Q-Cells intends to file for insolvency proceedings on Tuesday (3 April), after the German PV group formally acknowledged that it is no longer possible to escape the noose that has been tightening around its neck for several years.
The final straw for the company – the world’s largest maker of PV cells only a few years ago – came in the form of a ruling in Frankfurt’s Higher Regional Court against Pfleiderer, a totally unrelated company that makes building materials.
Pfleiderer intended to force its bondholders to trade the debt they hold in the company for an equity stake. In February, Q-Cells outlined plans for its own debt-for-equity swap affecting holders of bonds due to mature in 2012, 2014 and 2015.
But the court ruled that bonds issued under a foreign jurisdiction are not governed by German law, with the implication being that all of Q-Cells’ creditors would have to agree to the swap – as opposed to a simple majority.
Q-Cells says it is “convinced” that the court’s ruling is incorrect. “However, potential lawsuits against Q-Cells’ restructuring plan – which are to be expected – would be handled by the same court.
“There is no reason to assume that the court would change its view on this matter,” it admits.
After reviewing “alternative concepts” for reducing its debt, the executive board concluded that “a going concern cannot be secured on a sufficiently secure legal basis".
The board adds that it will work with the preliminary insolvency administrator to “secure the continuity of the company”.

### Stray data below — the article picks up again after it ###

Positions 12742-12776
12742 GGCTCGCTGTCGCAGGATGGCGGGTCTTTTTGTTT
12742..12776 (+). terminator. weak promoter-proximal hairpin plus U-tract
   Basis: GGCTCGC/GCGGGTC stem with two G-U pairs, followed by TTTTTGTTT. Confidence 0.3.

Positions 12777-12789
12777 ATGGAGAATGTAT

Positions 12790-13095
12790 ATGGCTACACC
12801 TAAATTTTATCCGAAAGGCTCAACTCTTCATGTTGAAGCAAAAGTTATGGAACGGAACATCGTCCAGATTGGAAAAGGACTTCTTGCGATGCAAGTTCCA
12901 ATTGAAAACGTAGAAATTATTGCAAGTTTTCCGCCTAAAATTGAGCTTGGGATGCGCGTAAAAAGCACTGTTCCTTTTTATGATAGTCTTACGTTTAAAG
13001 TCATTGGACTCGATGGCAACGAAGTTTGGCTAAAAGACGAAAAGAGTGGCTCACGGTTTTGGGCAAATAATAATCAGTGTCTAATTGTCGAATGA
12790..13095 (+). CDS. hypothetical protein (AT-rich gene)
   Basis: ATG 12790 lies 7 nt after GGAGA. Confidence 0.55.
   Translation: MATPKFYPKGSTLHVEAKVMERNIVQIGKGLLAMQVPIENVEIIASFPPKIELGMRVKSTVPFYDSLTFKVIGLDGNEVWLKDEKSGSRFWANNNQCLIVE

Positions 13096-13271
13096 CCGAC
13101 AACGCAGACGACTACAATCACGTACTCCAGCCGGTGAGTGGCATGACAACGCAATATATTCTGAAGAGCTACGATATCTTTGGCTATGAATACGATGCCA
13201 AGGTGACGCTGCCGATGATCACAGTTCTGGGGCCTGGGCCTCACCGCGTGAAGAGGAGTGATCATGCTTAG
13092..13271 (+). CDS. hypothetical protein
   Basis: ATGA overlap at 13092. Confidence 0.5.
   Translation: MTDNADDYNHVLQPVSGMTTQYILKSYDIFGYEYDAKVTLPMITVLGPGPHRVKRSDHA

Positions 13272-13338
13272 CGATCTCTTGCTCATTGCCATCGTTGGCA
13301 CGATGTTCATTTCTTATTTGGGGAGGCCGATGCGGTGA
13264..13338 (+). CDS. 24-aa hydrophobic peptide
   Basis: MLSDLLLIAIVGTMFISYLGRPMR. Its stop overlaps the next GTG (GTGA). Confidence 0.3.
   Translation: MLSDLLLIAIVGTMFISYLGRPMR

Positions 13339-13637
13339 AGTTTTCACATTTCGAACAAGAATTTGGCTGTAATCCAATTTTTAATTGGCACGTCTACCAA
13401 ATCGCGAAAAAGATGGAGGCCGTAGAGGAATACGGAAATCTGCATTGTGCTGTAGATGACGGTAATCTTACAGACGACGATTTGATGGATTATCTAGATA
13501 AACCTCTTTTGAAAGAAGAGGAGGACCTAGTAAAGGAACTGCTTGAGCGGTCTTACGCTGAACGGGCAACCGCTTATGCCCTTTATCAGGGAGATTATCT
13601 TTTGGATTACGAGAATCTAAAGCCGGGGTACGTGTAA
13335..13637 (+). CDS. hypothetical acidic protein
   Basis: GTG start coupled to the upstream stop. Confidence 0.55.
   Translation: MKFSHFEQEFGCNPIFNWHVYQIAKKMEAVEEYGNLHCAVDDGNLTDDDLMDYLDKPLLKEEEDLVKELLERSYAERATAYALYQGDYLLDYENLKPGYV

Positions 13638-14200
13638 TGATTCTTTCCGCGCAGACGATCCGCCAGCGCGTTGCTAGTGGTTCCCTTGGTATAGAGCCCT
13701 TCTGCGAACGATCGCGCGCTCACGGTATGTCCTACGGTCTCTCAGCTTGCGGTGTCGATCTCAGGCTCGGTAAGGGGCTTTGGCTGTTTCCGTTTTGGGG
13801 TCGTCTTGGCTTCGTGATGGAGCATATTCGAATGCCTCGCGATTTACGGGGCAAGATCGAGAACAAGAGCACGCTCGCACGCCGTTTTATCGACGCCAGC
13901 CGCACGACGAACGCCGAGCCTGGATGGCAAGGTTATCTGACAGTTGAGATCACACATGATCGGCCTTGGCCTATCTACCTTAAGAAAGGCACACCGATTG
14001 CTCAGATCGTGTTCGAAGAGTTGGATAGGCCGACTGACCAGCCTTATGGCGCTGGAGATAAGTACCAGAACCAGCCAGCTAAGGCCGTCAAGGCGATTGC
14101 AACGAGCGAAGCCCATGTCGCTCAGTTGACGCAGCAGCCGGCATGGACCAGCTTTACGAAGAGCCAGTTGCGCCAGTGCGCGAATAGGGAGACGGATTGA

Q-Cells has long acknowledged being open to a takeover, but no such candidate has emerged.
The insolvency comes just three weeks after Q-Cells was ejected from Germany’s TecDAX stock index, and caps a stunning fall from grace for a company that has come to define both the rise and decline of Germany’s PV manufacturing sector.
Q-Cells was founded in 1999, went public in October 2005, and ended 2006 with a market capitalisation of €2.54bn – by far the largest within the TecDAX, which tracks the 30 largest technology companies listed on the Frankfurt Stock Exchange.
Since Q-Cells challenges were first revealed several years ago – sparked by Spain’s decision to retroactively cut into its feed-in tariff, and grossly exacerbated by the rise of Asian manufacturers – the company has taken extraordinary steps to regain a semblance of competitiveness.
In addition to opening a vast factory in Malaysia – where more than half of its production took place last year – it has also aggressively expanded its downstream presence in project development, and continues to grow shipments of its thin-film subsidiary Solibro.
Q-Cells shares, which were already down sharply on speculation the company would file for insolvency, plunged even further after the announcement was made official.
The shares ended Monday down nearly 41% at €0.126, by far the lowest price since the company went public in 2005.
The insolvency will further stoke fears that Germany’s entire PV manufacturing sector is being systematically gutted, in part by repeated reductions of the country’s feed-in tariff.